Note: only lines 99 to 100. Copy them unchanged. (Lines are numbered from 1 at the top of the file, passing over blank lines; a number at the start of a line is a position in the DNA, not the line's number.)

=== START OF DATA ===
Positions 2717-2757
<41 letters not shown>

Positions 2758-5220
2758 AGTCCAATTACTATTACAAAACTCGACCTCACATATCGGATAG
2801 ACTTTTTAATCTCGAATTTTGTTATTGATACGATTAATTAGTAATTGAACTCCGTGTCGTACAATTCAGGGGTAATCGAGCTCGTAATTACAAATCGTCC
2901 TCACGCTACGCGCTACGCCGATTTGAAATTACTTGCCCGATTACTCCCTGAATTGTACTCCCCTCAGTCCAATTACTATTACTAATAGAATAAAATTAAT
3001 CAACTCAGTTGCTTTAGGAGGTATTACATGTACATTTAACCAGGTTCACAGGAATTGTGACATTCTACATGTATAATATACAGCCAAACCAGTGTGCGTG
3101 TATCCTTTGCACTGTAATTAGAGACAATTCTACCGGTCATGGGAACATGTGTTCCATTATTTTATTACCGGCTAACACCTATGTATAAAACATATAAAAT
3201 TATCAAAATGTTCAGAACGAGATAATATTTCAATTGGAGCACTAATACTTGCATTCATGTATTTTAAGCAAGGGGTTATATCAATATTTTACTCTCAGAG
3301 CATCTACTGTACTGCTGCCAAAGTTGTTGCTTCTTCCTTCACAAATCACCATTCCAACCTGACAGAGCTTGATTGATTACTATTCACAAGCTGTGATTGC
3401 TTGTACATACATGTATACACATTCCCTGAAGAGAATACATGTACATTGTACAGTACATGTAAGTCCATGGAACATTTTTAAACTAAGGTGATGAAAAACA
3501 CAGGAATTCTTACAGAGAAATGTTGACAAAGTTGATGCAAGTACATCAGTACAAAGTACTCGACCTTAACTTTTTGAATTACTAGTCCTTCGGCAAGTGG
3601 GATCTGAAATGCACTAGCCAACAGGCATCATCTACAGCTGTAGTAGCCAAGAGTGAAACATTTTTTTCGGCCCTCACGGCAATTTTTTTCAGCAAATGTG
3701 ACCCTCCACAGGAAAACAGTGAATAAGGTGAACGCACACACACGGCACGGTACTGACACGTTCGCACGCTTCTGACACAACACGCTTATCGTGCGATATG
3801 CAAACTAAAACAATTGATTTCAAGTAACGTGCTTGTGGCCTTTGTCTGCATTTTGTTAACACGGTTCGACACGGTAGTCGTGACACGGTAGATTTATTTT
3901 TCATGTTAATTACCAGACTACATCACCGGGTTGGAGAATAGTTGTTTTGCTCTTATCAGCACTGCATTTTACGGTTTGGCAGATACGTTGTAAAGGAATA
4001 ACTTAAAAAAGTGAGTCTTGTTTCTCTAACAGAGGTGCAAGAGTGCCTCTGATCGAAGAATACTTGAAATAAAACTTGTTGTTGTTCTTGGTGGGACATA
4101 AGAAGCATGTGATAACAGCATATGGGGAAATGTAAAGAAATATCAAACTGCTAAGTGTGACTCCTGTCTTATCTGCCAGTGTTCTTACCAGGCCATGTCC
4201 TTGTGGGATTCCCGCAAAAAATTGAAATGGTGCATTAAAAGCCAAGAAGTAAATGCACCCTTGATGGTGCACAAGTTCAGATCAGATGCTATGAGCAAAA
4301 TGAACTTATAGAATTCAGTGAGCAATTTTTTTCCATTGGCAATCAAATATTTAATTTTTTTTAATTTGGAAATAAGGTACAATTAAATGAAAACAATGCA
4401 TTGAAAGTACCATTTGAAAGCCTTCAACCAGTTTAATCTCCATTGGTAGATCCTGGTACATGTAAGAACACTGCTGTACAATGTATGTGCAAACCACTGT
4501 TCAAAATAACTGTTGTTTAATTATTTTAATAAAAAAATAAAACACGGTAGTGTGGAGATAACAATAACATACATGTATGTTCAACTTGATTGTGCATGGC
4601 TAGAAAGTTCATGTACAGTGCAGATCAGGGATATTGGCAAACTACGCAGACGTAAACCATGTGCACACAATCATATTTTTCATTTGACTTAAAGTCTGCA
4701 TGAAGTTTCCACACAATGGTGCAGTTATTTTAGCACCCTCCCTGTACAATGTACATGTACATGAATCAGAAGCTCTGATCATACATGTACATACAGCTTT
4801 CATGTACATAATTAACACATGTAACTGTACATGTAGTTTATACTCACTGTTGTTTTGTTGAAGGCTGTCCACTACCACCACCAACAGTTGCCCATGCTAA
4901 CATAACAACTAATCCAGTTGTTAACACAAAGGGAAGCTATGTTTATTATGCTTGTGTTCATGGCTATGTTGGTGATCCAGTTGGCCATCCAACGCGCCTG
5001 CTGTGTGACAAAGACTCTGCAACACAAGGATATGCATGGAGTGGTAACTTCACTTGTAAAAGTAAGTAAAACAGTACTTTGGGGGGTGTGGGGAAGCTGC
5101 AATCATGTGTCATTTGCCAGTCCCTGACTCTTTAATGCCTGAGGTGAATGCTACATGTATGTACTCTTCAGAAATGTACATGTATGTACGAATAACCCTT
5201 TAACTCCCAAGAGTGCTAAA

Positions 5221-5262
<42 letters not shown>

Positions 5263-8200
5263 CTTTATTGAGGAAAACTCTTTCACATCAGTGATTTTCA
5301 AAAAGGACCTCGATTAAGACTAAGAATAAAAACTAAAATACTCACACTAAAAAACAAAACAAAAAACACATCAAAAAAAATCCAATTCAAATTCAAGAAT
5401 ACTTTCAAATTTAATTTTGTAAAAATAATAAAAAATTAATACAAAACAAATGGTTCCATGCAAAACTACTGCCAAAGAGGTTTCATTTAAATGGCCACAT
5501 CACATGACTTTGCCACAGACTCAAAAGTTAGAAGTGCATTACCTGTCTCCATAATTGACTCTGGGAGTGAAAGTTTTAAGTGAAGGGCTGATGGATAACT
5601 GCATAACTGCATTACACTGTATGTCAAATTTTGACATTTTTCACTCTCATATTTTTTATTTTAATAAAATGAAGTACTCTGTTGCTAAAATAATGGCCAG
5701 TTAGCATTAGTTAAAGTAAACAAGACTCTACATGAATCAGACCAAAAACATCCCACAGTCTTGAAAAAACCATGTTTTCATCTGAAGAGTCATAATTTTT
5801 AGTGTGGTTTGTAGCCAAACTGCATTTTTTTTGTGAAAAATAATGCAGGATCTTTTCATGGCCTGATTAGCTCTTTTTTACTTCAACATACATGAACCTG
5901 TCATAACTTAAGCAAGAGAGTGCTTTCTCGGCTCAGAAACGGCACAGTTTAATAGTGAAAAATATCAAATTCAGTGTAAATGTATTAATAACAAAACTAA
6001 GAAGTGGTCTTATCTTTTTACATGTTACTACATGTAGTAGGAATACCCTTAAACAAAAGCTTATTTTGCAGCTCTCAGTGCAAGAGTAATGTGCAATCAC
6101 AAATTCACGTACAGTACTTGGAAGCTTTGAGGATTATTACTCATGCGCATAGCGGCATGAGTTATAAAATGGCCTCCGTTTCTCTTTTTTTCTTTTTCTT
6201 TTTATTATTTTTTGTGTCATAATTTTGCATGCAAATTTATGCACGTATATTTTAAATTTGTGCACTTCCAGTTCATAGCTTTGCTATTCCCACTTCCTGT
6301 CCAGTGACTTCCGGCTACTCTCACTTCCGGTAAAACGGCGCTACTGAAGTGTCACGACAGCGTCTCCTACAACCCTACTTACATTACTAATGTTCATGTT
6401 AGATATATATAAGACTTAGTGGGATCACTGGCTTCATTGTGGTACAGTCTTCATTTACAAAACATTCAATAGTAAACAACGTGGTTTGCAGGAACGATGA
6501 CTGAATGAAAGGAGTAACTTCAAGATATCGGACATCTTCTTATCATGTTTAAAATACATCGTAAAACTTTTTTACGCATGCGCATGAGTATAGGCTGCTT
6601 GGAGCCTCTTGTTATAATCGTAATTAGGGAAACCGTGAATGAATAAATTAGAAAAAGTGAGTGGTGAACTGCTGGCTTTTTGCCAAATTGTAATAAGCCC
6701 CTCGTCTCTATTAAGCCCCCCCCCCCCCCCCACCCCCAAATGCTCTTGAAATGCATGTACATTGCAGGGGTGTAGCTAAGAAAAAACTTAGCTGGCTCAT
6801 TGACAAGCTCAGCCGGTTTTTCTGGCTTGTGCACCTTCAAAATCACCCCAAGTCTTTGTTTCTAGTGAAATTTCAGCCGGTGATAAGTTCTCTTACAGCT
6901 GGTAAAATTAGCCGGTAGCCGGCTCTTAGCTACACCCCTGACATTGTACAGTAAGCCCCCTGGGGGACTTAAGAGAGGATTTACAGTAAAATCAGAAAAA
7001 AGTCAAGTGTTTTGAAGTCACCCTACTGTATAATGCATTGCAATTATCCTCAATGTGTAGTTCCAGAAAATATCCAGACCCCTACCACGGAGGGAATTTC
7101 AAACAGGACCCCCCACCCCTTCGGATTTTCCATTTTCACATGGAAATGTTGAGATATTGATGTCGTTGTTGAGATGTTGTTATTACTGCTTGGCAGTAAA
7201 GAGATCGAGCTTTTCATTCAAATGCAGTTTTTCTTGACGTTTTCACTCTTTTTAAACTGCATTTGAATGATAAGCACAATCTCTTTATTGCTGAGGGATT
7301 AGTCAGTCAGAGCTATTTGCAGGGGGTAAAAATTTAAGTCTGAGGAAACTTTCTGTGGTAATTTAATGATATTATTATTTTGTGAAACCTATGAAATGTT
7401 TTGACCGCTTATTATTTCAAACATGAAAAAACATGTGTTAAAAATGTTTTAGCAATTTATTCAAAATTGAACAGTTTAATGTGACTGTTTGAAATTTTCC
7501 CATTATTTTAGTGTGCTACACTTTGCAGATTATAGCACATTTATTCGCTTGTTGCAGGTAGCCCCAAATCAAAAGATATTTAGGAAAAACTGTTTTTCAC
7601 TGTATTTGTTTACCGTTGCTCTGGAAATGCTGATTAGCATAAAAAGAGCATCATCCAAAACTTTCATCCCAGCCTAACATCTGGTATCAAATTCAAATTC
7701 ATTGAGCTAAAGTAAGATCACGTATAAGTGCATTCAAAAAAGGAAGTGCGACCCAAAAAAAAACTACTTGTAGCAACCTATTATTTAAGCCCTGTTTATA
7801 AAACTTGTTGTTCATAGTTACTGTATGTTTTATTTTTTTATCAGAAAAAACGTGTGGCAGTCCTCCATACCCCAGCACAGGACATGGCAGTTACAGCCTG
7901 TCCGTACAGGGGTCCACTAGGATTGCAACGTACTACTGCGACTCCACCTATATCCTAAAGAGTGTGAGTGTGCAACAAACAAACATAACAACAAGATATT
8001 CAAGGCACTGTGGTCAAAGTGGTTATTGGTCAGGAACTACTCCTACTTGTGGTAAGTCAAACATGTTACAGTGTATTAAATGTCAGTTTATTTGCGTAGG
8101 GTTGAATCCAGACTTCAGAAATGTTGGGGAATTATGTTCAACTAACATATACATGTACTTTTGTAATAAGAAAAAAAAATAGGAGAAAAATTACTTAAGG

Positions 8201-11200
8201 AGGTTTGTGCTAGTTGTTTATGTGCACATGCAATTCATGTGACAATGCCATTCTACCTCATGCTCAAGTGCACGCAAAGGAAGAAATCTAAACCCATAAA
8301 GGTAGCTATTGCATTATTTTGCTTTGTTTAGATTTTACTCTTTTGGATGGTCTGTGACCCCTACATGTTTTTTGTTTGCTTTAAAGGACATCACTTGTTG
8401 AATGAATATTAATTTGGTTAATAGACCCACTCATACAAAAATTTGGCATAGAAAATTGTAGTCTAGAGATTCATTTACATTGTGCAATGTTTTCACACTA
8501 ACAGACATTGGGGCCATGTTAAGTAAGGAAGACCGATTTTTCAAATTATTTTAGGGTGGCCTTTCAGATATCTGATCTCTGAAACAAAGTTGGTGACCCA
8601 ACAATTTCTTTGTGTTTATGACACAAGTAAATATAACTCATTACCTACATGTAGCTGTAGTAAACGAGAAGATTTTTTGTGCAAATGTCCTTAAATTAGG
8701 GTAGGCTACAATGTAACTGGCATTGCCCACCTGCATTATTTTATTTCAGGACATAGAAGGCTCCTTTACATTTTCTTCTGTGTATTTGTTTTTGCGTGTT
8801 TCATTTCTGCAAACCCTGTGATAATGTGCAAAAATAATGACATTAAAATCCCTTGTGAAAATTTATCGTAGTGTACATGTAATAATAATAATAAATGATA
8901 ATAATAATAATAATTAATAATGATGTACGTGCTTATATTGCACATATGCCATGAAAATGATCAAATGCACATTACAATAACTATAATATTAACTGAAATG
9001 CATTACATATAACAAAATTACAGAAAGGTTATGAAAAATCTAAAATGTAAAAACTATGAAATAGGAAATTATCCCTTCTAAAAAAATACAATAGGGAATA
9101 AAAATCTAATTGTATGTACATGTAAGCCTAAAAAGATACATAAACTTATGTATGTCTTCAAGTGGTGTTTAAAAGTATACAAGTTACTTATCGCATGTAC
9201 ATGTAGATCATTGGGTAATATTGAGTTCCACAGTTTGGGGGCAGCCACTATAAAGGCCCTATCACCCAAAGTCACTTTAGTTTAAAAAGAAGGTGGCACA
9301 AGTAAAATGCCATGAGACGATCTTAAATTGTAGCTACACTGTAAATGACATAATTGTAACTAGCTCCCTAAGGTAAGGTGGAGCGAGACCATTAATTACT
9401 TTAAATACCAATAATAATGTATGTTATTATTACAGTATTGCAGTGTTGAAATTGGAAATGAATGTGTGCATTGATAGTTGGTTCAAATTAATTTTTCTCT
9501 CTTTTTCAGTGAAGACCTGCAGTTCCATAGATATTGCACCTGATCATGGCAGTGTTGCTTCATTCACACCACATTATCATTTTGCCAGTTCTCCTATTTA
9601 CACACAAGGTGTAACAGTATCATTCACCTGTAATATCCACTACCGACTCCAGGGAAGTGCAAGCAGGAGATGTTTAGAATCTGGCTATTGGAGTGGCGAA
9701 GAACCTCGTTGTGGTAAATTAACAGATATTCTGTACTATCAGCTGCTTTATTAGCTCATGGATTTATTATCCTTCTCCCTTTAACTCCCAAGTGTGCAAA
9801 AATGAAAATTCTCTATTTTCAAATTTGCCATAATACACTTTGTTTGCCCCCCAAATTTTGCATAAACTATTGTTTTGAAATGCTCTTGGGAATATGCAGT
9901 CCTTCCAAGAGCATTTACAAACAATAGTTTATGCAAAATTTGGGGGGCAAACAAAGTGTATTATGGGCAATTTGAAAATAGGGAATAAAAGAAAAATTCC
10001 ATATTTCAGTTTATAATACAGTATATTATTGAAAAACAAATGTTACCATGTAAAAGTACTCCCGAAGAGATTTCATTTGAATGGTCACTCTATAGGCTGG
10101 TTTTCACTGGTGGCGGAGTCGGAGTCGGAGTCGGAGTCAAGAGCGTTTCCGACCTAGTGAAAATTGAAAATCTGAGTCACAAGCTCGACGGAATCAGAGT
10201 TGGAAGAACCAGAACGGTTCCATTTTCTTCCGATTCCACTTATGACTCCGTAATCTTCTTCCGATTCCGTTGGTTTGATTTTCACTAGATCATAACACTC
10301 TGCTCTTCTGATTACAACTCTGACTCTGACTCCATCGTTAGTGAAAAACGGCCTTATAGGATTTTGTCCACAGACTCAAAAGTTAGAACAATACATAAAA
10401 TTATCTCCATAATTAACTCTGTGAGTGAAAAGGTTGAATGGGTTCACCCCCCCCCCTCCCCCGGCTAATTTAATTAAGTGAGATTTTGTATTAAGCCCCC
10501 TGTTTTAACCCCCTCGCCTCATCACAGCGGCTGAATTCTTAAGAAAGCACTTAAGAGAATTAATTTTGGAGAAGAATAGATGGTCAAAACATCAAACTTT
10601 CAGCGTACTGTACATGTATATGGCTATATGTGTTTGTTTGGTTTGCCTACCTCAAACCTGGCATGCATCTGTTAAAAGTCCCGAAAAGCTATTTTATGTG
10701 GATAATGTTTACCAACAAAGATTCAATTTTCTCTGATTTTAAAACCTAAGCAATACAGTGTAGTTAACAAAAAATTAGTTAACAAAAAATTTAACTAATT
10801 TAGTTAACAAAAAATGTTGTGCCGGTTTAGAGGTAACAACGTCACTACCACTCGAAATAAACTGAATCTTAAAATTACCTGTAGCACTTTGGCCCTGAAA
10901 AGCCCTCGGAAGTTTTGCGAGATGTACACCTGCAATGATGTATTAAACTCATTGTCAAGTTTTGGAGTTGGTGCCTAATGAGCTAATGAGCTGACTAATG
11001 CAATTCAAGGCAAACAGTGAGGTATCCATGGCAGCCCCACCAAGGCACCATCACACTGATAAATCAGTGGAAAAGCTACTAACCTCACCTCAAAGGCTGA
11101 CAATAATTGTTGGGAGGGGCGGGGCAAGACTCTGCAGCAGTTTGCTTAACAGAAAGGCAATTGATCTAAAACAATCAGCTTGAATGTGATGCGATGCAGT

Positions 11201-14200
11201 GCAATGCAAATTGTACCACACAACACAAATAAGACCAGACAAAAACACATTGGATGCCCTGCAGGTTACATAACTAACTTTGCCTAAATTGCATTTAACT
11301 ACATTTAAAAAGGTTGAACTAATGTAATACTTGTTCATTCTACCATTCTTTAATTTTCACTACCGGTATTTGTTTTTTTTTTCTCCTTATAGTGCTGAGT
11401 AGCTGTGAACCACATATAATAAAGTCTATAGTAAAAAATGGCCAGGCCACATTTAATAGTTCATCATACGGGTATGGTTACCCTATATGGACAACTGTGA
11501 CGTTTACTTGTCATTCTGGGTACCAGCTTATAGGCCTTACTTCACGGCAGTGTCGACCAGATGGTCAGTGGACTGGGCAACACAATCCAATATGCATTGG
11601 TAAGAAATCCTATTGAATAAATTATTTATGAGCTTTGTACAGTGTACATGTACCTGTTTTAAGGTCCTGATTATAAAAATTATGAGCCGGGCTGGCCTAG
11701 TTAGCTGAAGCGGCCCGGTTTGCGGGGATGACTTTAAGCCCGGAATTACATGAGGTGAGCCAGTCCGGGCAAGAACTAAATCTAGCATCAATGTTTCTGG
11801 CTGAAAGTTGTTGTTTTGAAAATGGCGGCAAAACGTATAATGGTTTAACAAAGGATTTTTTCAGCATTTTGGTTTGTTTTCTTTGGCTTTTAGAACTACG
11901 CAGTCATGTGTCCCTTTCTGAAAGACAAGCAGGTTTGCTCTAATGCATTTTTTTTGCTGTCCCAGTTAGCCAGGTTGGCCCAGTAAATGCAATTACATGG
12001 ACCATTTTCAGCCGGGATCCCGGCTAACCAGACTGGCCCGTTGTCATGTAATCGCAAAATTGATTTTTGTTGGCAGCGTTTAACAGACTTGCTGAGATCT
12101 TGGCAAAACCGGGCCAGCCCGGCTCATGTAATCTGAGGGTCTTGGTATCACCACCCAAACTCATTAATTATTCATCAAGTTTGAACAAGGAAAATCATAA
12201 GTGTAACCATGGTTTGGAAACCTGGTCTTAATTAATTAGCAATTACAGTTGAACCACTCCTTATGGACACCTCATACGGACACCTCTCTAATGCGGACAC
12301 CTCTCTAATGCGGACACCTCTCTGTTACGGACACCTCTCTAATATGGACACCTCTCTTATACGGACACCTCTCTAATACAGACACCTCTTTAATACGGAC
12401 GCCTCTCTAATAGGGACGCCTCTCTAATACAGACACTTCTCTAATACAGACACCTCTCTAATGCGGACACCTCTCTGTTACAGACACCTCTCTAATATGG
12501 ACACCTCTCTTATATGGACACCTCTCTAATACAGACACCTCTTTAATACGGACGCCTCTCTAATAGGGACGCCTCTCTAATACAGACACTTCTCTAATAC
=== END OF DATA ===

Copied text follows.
11601 TAAGAAATCCTATTGAATAAATTATTTATGAGCTTTGTACAGTGTACATGTACCTGTTTTAAGGTCCTGATTATAAAAATTATGAGCCGGGCTGGCCTAG
11701 TTAGCTGAAGCGGCCCGGTTTGCGGGGATGACTTTAAGCCCGGAATTACATGAGGTGAGCCAGTCCGGGCAAGAACTAAATCTAGCATCAATGTTTCTGG